The explosive fast bowler with long, flowing locks rocketed his way to a rookie Redbacks contract off the back of a whirlwind 24 months across both cricket and football.
After a pre-season with SANFL club West Adelaide, Oakley played a full season with Port Adelaide’s SANFL reserves side last year as an athletic key-position prospect.
He then starred for Tea Tree Gully to finish as the leading wicket-taker in West End First Grade with 32 at 16.7 and was also equal-second for West End One Day cup wickets with 11 from six matches.
The 21-year-old said his stint with the Port Magpies had helped fast-track his road to the Redbacks.
“It was pretty life-changing to be honest,” Oakley said.
“In terms of professionalism, it changes everything you think you know. You go from a normal league club where the professionalism is pretty high, but then an AFL club is just another level.
“It was huge for me. I definitely changed a lot both physically and mentally.”
Oakley remembers his first training session with West Adelaide in 2017 which brought about a frank initiation to the level required.
“I got sprayed because I overtook someone on the inside on a 400m,” he recalls.
“They got me up in front of the whole group at my first ever training and said ‘never overtake anyone on the inside, that’s a short cut mate’.
“That just hit me. It’s little things like that you learn which has held me in good stead. Never finish short, never take the inside lane, always go around the cone - all those one-percenters.”
Oakley carried that mentality with him to cricket, and it paid dividends.
Winter triathlons be like 🥶🏊🏻♂️ pic.twitter.com/qBY9tpqMou— West End Redbacks (@WestEndRedbacks) June 4, 2019
His standout season with Tea Tree Gully earned him the coveted Jason Gillespie Medal last summer and a spot in the West End Premier Cricket Men’s Team of the Year as voted by captains and coaches.
He also made his Toyota Futures League debut in South Australia’s final match of the summer against Western Australia and turned heads again with a four-wicket haul.
But his maiden match didn’t all go to plan.
“I was so excited that I forgot my tape measure and didn’t mark my run out properly or anything,” he said.
“I was bowling OK without getting a wicket, but then I thought ‘I’m just going to start letting this go’ and I ran in and let it rip.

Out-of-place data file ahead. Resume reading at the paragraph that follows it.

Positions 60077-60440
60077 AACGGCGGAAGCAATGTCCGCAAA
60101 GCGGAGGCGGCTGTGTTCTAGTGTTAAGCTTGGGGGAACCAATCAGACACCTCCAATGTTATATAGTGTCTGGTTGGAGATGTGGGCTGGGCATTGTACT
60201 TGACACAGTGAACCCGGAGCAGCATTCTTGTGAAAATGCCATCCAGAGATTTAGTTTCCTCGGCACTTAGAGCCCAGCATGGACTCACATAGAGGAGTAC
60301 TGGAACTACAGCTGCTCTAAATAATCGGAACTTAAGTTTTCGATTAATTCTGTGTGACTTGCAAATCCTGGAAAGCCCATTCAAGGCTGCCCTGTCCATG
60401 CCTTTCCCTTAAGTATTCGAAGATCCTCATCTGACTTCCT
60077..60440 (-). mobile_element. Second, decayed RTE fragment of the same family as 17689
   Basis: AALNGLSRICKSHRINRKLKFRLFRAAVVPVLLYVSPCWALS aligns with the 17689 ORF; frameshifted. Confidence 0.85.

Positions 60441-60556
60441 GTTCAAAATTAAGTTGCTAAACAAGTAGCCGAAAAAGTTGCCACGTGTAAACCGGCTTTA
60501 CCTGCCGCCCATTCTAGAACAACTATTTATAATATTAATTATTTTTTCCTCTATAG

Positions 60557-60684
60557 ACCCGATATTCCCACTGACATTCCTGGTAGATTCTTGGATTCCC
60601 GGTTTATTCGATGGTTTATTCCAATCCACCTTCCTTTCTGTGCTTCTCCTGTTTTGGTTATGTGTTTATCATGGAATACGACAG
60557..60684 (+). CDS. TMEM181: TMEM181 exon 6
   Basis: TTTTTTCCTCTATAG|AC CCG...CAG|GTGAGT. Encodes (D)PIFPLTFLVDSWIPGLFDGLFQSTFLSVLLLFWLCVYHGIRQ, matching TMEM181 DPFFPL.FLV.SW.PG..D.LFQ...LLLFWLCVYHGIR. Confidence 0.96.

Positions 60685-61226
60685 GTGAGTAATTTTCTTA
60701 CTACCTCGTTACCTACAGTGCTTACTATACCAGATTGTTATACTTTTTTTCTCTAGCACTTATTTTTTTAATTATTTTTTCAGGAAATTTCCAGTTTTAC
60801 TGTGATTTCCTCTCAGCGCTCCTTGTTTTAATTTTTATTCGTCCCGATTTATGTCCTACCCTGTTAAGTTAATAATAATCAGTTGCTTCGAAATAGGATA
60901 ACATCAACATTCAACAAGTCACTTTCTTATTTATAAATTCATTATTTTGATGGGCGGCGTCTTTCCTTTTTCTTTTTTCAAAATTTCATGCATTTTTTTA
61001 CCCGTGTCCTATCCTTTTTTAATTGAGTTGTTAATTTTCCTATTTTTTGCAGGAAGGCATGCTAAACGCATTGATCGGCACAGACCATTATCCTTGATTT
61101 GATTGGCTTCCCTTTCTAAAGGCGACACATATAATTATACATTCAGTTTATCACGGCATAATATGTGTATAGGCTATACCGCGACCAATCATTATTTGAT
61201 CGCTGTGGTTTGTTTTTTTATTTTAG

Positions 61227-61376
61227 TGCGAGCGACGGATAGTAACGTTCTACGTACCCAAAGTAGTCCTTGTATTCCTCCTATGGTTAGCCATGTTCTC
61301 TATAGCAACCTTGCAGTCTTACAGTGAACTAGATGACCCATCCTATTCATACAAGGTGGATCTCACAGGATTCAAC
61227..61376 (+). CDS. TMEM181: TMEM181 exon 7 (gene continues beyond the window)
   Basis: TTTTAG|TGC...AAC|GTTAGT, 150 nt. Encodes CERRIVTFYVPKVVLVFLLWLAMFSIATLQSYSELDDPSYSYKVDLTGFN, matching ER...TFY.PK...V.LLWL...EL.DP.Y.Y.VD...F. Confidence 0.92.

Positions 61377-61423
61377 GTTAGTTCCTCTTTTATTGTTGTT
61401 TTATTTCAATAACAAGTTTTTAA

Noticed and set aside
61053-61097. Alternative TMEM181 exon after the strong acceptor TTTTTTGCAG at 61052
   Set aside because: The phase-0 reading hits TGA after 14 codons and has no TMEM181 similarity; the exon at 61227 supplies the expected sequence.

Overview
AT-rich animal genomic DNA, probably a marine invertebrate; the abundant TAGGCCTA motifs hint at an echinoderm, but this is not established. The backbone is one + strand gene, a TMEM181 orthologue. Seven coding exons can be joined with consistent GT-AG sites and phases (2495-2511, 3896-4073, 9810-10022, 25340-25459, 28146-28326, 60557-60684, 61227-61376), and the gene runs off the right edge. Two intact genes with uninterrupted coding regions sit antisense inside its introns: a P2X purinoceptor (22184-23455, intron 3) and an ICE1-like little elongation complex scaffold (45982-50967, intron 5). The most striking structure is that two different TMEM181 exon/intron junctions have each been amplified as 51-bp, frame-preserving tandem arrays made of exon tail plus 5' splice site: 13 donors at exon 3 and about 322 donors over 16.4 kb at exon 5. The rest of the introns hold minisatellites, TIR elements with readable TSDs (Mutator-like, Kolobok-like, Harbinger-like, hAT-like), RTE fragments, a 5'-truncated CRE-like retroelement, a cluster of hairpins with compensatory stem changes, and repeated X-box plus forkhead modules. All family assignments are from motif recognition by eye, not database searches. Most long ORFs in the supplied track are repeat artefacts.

“I got one right through the gate, gave it a bit of a chainsaw celebration and went on from there.”
Oakley’s childhood hero was former Australian fast bowler Brett Lee, and it’s easy to see how his idol’s energy, aggression and thirst for the contest has helped shape Oakley’s own game.
“It’s everything about him. That’s where the chainsaw came from!” Oakley said.
“I had posters all over my wall growing up and even now my YouTube history is all Brett Lee, his top 100 wickets compilations, his best celebrations.
“Giving a bit after wickets sort of gives me a lift, but not only for me, it also seems to lift my teammates as well. That’s the biggest thing.”
Oakley has already impressed in his first few weeks as a Redback. He ran strongly in the squad’s opening pre-season time trial then held a hot pace in a gruelling triathlon at Normanville.
The 193cm quick believes he can continue to get stronger, fitter and faster on and off the pitch.
“I think my action needs some work and I’ve got some pace to gain,” Oakley said.
“I want to gain around 10km an hour and push that 150km/h range. I want to bowl really quick and consistently if my body allows it.
“I’ll obviously continue to work on my batting and fielding, but there’s not many that can bowl that real express pace regularly.
“Cricket’s my first love. I want to play cricket for South Australia and, maybe, have the opportunity to play for Australia one day.
“That’s the dream.”